HSJ brings you an end-of-week fix of Brexit roundup health news
NHS trust leaders must surely be getting used to hearing about what they need to do to prepare for Brexit by now. This week’s variation on a theme comes in the form of data, with NHS England and NHS Improvement recently writing a letter asking organisations to complete a self-audit before the end of March.
For those tempted to wait until the due date, the letter also argued “completing it early will enable health and adult social care providers to more quickly identify and address any vulnerabilities”.
The request stems from the concern that, in the event of a no-deal Brexit, the UK will become a “third country” under data sharing standards. There is a risk some flows of personal data from the EU could be restricted until a formal agreement is made.
The European Data Protection Board is currently deliberating whether flows can continue unrestricted, which could eliminate the risk. However, NHS Digital has cautioned against banking on a final decision on this before 29 March.
Just 13 out of 233 trusts have ticked the task off their to-do list, despite the tool kit for doing so having been available since April last year. But they’re in good company – NHSE, NHSI and NHS Digital are also among those yet to complete the audit.
As good as possible
Meanwhile, Matt Hancock has once again declined to guarantee nobody will die off the back of a no-deal Brexit. The person asking for reassurance this time around was Channel 4 News’ Krishnan Guru-Murthy, who was interviewing the health secretary about mental health.
But, according to Mr Hancock, guarantee is a bit of a dirty word. He said: “We don’t use the word guarantee in the NHS because one of the jobs of health secretary, the job of the whole NHS is to deal with things that you don’t wish to happen and make them as good as possible.”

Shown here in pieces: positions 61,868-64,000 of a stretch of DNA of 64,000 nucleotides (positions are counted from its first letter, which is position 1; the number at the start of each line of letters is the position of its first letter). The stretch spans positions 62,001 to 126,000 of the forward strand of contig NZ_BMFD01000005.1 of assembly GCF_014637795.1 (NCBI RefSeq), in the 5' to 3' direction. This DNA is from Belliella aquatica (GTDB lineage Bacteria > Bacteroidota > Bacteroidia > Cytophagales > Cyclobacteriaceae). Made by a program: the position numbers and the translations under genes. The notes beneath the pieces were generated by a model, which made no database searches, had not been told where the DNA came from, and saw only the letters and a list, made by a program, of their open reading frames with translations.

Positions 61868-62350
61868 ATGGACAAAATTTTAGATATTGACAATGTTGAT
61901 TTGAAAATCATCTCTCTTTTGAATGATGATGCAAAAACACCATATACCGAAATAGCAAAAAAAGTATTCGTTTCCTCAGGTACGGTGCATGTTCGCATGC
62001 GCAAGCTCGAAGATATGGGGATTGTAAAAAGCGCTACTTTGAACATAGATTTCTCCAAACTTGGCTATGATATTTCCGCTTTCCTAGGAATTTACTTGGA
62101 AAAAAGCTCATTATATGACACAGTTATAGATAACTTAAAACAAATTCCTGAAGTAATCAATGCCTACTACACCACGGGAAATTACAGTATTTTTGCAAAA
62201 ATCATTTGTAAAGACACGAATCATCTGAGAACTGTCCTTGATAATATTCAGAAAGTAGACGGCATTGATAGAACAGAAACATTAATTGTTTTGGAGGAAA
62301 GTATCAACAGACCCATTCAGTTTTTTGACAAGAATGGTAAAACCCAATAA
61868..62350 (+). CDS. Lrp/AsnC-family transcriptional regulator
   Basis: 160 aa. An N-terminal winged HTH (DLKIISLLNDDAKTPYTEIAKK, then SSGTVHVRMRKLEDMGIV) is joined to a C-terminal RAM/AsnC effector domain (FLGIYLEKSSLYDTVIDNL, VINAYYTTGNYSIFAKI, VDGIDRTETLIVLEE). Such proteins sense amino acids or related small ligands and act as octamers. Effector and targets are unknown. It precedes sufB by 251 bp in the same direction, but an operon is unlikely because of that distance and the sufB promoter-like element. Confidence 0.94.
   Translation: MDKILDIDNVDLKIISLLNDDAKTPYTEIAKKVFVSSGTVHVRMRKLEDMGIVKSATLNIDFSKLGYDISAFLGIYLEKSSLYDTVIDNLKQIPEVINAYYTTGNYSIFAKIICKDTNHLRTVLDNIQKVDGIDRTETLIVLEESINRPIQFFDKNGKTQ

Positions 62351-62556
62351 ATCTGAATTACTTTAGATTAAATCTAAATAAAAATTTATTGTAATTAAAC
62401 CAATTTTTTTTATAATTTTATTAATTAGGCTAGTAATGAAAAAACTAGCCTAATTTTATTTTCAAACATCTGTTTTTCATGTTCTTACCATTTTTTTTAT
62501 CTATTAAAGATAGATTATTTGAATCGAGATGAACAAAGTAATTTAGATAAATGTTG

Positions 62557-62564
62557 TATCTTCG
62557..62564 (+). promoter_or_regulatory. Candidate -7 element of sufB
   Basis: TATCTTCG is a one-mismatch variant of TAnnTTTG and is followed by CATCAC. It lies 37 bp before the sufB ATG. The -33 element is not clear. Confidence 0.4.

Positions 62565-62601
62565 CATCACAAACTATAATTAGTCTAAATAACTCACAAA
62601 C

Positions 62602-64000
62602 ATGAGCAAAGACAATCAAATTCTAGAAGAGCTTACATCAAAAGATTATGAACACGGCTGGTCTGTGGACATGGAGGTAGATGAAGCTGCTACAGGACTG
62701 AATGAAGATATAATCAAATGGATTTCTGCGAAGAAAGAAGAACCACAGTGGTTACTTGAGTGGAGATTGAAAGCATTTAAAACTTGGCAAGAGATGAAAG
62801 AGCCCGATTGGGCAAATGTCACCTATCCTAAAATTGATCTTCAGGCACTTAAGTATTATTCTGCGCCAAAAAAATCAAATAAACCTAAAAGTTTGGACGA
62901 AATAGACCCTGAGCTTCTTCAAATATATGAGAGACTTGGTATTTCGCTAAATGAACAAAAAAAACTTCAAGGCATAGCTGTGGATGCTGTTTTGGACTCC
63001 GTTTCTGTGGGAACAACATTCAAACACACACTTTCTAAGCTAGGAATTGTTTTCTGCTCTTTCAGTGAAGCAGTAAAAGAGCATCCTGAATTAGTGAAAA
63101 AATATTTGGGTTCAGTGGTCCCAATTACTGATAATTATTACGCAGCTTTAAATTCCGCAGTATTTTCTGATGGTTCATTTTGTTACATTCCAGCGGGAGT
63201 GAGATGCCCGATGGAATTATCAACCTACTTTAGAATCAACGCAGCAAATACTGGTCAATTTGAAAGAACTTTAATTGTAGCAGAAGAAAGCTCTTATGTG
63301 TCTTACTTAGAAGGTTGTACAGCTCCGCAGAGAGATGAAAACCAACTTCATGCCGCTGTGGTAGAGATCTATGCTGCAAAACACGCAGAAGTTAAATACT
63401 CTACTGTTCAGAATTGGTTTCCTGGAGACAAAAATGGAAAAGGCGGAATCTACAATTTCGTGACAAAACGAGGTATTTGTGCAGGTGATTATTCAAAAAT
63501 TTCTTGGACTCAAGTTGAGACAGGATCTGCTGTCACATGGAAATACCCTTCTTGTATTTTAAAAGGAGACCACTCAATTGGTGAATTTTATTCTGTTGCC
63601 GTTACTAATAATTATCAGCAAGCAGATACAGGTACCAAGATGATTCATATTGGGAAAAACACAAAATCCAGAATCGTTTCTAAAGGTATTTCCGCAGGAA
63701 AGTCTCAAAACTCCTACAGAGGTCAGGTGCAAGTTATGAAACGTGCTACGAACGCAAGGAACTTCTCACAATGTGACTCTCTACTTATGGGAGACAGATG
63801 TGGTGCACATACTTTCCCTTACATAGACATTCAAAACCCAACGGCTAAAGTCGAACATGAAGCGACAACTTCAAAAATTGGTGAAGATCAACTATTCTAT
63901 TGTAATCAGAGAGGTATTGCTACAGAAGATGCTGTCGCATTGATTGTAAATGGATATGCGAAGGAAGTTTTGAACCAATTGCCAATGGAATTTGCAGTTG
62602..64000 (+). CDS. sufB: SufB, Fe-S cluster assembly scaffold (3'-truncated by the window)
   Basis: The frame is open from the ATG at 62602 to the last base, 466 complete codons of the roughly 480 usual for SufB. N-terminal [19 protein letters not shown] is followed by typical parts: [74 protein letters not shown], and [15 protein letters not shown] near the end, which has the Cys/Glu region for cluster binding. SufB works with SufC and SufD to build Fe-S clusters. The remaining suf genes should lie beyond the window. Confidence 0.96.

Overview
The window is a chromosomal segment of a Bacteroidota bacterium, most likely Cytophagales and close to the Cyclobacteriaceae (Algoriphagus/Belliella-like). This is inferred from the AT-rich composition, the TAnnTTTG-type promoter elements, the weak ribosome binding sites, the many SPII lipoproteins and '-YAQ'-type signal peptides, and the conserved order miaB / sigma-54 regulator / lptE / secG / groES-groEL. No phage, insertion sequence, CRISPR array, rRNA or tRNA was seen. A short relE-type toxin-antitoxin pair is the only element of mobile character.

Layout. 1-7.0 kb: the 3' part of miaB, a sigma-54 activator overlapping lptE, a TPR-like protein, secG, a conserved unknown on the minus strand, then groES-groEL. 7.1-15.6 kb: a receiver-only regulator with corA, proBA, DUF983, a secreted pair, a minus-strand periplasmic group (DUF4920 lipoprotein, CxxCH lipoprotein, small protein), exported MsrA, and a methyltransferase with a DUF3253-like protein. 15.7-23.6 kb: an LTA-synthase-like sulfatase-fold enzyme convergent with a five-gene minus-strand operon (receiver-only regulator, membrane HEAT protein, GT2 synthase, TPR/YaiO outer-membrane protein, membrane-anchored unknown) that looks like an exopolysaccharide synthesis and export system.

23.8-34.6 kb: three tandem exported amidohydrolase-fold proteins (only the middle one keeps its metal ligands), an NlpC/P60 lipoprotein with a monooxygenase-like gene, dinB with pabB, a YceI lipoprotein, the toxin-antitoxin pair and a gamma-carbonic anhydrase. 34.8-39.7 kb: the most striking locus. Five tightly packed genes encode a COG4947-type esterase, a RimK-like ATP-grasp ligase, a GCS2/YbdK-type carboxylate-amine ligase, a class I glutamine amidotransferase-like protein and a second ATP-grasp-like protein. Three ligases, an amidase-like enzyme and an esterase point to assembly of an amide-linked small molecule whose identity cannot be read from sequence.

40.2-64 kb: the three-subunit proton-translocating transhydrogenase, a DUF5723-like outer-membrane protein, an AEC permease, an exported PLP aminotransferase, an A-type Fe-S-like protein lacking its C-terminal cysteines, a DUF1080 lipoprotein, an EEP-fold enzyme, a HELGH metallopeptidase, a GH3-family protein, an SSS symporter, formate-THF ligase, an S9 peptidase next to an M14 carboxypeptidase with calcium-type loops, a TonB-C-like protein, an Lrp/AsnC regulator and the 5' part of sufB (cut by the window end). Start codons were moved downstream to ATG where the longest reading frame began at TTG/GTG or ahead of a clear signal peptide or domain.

At what cost?
Speaking of politics, on Thursday, the House of Lords was tasked with examining five statutory instruments preparing for Brexit, covering health and social care European professional qualifications, European qualifications for pharmacists, human medicines, clinical trials and medical devices. But the peers struggled with their debate, as these proposals lacked impact assessments and costings.
Lord Deben was most unimpressed with the lack of fiscal detail, remarking: “I am afraid that I am a Conservative, and I am always interested in costs—I like to know how much it costs.”
There was also anger and indignation across the house, with peers stressing the unnecessary worry Brexit is causing those in the health sector. Baroness Thornton summarised the anxiety as affecting “not only to us in the Chamber but to millions of people outside”.
The recently promoted Baroness Blackwood, the health minister in the Lords, explained that “these SIs come into force only if there is a no-deal exit”.
She continued: ”Should there be an extension of Article 50, they would not come into force until or if there is a no-deal exit, which is…something the government are seeking to avoid.”
All the motions were approved by the House.